Copycats bite AbbVies’ top-selling drug Humira

When Humira, AbbVies’ record-breaking immunology drug, went off patent early last year after generating more than $200 billion in sales for the maker over two decades, a slew of cheaper copycats , known as biosimilars, hit the market. However, AbbVies’ monopoly barely wavered.

U.S. revenue for the world’s best-selling drug, which is used to treat inflammatory conditions from arthritis to Crohn’s disease, fell by a third as AbbVie offered favorable discounts to middlemen industry, called pharmacy benefit managers or PBMs, to maintain prescription volumes. But the arrival of generic competition had gone exceptionally well, AbbVies’ incoming chief executive Robert Michael concluded at an investor event earlier this year.

That was until this month, when CVS Caremark, one of the three dominant PBMs, removed Humira from its lists of preferred drugs for reimbursement. Biosimilars rose from a 2% share of all Humira prescriptions in late March to 19% in mid-April, according to data provider IQVIA.

That was driven by an increase in prescriptions for Sandoz’s Hyrimoz, CVS’s preferred biosimilar, which was dispensed to more than 10,000 patients in the week ending April 12, boosting the biosimilar’s share of new Humira prescriptions up to 43%.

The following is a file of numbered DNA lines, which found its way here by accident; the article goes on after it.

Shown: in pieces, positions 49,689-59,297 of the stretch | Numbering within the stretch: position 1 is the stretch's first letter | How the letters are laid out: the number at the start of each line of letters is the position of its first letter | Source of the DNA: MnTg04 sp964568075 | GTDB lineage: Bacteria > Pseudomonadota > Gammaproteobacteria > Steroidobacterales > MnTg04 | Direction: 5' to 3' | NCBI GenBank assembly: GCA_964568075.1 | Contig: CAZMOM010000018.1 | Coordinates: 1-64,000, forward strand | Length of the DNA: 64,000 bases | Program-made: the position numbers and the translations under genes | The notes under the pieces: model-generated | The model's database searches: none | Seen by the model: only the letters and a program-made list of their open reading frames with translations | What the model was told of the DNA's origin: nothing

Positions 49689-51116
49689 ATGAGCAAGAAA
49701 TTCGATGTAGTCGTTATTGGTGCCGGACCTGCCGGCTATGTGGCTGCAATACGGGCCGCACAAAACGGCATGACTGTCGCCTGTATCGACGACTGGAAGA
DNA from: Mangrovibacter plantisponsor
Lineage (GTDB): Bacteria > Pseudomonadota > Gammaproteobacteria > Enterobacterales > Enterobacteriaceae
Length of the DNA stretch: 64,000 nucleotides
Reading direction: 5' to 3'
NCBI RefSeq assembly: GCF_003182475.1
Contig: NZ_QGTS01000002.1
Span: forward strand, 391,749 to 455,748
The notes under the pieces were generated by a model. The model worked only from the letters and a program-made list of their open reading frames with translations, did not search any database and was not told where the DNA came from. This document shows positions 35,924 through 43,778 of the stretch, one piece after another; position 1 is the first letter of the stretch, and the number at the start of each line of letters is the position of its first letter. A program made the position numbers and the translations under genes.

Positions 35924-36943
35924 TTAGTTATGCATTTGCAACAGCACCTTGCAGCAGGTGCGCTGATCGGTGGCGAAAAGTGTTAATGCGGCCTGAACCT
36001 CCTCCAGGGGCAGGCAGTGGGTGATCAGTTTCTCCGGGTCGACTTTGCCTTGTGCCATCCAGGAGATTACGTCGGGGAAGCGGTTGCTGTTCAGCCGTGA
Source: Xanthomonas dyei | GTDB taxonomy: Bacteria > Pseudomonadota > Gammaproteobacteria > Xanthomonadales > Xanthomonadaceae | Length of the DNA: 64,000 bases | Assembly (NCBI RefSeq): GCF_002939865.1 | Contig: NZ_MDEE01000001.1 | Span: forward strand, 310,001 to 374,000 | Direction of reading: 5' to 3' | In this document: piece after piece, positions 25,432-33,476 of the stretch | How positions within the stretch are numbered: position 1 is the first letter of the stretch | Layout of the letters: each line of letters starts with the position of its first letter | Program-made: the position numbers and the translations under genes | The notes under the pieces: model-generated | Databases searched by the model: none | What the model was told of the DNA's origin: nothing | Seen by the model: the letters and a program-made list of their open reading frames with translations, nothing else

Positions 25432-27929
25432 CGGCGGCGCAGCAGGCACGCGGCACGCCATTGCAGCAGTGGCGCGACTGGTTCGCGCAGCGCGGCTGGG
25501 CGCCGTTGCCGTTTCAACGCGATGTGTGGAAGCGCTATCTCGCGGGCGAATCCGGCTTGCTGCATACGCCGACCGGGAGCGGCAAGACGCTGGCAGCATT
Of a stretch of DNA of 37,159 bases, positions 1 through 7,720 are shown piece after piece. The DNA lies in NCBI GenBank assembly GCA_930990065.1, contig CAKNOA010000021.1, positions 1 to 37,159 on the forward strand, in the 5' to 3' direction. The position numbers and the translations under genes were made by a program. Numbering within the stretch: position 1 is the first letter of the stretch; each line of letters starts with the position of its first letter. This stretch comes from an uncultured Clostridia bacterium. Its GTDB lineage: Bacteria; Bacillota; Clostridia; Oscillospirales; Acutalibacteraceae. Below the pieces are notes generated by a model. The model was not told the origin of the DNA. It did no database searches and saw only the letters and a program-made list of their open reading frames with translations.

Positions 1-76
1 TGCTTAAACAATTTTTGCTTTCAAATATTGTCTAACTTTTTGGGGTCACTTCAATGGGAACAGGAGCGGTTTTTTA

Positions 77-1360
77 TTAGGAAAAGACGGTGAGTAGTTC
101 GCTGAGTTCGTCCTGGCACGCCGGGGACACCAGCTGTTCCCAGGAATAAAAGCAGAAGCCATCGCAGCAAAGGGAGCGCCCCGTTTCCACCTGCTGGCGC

What happens next is expected to be the biggest test yet of whether generic competition can serve its purpose of driving down drug prices in the US, or whether the outsized influence of the big three PBMs, whose powerful positions are drawing scrutiny from politicians and regulators. stifle market forces.

The result could have ramifications beyond the industry. US President Joe Biden has put his fight against Big Pharma at the heart of his re-election campaign, championing his efforts to lower drug prices through the Inflation Reduction Act.

Is the biosimilar market a failure for these pharma benefit drugs like Humira? Maybe in March it was, but in April it looked functional again, said Alex Brill, chief executive of Matrix Global Advisors, a healthcare consultancy.

The slowness of PBMs to promote some of the nine approved Humira biosimilars and the reluctance of pharmacists to prescribe them had cost patients and health plans $6 billion, as the biosimilars are priced at one-fifth the level of the original drug, according to a report published this month by the Biosimilars Council, an industry body. Full adoption of biosimilars would deprive PBMs of 84 percent of the $2.1 billion in net profits they were making with Humira, he estimated.

In a statement, Sandoz said AbbVies’ continued dominance was the epitome of a dysfunctional market. Misaligned incentives in the US health care system have caused significant delays and barriers to the adoption of biosimilars, resulting in significant lost opportunities for health savings, the Swiss generics maker said.

UnitedHealth OptumRx and Cignas Express Scripts groups, the other two big PBMs, have continued to give Humira a preferred position on their formulary lists as AbbVie has offered them bigger discounts. Insurer-owned benefit managers argue that these discounts are passed on to patients in the form of lower premiums, but pocket some of the discount for themselves.

OptumRx told the Financial Times it offered three biosimilars on par with Humira, including adding high and low list price options, allowing customers to choose what works best for their plan designs and members